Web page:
Another important difference is the structure of the plot. While A Talent for War is forced to spend as much time developing the setting for the galactic civilization as developing its history—since the mystery being investigated is hundreds of years old, Polaris doesn't feel quite so forced. As a result, instead of infodumps—long periods of exposition that make very little narrative sense—the exposition of information is handled much more like traditional mysteries, with clues arriving in the most unlikely places, scattered throughout the novel. And for fans of mystery, Polaris is much more satisfying since, unlike the first novel, the reader has an opportunity to solve the mystery at hand. In many ways Polaris is a mystery with an exotic setting while A Talent for War is an exotic setting where a mystery takes place. At any rate, the mystery can be worked out, unless like me, you become so wrapped up in the action and characters of the story that its solution is something of a letdown, because it means the characters are going to go away until the next book.
Like the first novel, the science fictional aspects of the novel act mostly as trappings than as a thematic source. Once again, the various planets that Benedict and Kolpath visit while chasing their puzzle could as easily been exotic parts of call on a single planet. But, unlike A Talent for War, in which the mystery allows the novel to make platitudes about the nature of war and its effect on individuals, it turns out that some of the background of the missing persons in Polaris allows the book to contemplate issues that are generally associated with speculative fiction. One of the crew of the Polaris was a biotechnology expert, and was working on methods for extending productive human lifetimes beyond the current 120 years or so. In pursuit of their mystery, Benedict and Kolpath read some of his writing and the writing of others in response to him, and then debate for themselves the cost and benefit of unnaturally long human lifetimes (in fact, part of the debate is whether such extensions would be "unnatural" at all, representing as they might the next step in human evolution). Does life become more or less valuable if it is extended to hundreds of years? How do people keep from becoming bored? Can we really expect people to remain married for hundreds of years, or will that social convention have to be modified? What other conventions might become different? And then, most important of all, wouldn't such a technology cause a population explosion, leading to devastating effects throughout the civilized worlds as resources become used up by a population that cannot die but only grows larger and larger? The denouement of the novel reveals the characters' positions on these questions in remarkably demonstrable ways.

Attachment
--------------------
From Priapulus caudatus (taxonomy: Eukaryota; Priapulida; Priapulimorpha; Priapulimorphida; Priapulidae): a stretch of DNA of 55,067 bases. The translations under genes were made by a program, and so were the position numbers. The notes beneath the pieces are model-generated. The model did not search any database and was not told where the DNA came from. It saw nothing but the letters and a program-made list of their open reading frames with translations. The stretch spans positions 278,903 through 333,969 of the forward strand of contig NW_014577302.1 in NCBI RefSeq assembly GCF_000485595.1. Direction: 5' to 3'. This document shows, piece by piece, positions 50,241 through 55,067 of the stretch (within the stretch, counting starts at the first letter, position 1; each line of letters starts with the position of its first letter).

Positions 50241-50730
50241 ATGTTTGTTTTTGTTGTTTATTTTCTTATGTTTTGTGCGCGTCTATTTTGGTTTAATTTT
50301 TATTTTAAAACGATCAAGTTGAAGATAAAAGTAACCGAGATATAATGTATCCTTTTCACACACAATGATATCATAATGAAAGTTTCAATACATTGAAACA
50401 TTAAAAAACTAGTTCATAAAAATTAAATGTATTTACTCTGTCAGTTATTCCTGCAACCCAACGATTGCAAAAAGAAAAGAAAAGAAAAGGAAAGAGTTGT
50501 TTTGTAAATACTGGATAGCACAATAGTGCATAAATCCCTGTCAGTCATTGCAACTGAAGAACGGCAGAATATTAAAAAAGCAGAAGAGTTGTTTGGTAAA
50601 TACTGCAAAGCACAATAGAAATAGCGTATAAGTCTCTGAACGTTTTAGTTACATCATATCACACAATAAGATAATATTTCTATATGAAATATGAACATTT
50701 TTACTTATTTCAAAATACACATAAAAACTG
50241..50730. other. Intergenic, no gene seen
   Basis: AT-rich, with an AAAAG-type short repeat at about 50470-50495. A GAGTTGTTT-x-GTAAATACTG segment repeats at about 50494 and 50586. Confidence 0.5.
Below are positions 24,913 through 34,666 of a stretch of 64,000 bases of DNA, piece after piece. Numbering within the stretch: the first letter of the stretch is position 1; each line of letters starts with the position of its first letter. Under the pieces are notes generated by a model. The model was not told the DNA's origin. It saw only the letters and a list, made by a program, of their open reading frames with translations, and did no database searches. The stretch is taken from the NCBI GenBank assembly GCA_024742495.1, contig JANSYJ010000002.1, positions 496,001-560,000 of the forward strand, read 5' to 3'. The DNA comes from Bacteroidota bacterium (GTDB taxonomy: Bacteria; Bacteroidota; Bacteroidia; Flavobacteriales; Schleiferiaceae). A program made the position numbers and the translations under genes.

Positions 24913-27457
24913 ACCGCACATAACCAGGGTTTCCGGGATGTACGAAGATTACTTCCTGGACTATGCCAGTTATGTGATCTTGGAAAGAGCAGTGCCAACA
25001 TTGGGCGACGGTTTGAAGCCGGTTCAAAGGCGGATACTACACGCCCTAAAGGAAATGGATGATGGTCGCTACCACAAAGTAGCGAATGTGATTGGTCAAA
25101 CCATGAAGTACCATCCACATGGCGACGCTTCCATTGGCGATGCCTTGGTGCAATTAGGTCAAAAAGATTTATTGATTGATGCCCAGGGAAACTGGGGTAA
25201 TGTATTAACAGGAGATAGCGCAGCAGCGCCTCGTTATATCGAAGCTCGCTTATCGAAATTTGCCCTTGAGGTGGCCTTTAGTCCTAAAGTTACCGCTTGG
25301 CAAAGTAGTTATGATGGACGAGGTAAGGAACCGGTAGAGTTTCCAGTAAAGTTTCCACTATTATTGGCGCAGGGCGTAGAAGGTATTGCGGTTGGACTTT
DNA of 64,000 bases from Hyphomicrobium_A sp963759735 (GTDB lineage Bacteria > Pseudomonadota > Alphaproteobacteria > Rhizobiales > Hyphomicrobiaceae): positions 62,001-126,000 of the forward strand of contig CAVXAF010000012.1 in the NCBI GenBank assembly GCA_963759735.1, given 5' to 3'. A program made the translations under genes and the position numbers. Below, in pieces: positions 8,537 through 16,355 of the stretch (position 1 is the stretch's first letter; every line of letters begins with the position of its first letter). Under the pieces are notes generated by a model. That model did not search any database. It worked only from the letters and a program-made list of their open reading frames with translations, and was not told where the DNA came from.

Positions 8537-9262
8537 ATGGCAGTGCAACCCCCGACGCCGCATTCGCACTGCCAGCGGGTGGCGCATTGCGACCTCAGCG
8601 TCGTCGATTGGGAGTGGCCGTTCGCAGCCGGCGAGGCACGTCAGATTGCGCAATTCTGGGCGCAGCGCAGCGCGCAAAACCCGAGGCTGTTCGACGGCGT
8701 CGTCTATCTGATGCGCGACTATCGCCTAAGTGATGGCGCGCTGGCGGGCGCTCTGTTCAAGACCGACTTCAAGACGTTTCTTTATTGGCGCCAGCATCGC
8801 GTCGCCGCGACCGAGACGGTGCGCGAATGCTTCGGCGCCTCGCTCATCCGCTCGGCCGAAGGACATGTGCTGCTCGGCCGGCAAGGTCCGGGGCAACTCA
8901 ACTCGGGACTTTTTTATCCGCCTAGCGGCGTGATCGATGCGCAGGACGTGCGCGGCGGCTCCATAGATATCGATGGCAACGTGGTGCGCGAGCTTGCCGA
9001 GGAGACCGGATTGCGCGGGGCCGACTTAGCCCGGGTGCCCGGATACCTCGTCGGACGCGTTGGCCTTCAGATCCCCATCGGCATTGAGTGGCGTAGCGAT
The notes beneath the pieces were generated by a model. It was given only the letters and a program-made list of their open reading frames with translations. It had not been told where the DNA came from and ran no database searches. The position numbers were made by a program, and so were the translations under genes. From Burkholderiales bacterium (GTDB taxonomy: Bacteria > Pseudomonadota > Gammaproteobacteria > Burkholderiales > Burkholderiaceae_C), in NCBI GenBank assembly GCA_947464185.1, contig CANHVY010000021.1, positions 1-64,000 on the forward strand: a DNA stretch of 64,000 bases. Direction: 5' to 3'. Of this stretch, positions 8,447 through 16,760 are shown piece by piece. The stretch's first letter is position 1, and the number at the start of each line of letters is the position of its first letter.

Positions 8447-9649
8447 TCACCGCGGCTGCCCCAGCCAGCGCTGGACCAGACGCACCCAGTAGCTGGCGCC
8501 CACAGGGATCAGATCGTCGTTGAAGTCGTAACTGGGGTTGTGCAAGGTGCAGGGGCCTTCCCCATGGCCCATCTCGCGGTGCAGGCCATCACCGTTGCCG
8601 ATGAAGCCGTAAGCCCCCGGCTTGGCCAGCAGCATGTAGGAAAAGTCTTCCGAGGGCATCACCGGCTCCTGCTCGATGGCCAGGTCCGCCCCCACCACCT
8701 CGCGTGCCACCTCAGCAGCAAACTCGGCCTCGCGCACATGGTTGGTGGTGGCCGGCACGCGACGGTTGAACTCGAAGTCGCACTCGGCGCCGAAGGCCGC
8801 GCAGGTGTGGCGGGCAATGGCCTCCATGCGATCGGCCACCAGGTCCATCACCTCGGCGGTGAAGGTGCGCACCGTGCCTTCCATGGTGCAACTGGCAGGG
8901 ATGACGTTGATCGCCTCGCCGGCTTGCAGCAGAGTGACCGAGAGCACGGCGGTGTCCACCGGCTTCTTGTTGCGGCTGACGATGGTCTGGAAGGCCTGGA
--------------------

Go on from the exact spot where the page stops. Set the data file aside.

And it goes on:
While A Talent for War was a fine and engaging book, Polaris reflects significant growth from McDevitt as a storyteller and provides a fine example of the mixing of genres to good effect. Given that the third book in the series, Seeker, won the Nebula Award for best novel, it would appear that McDevitt's success continued on.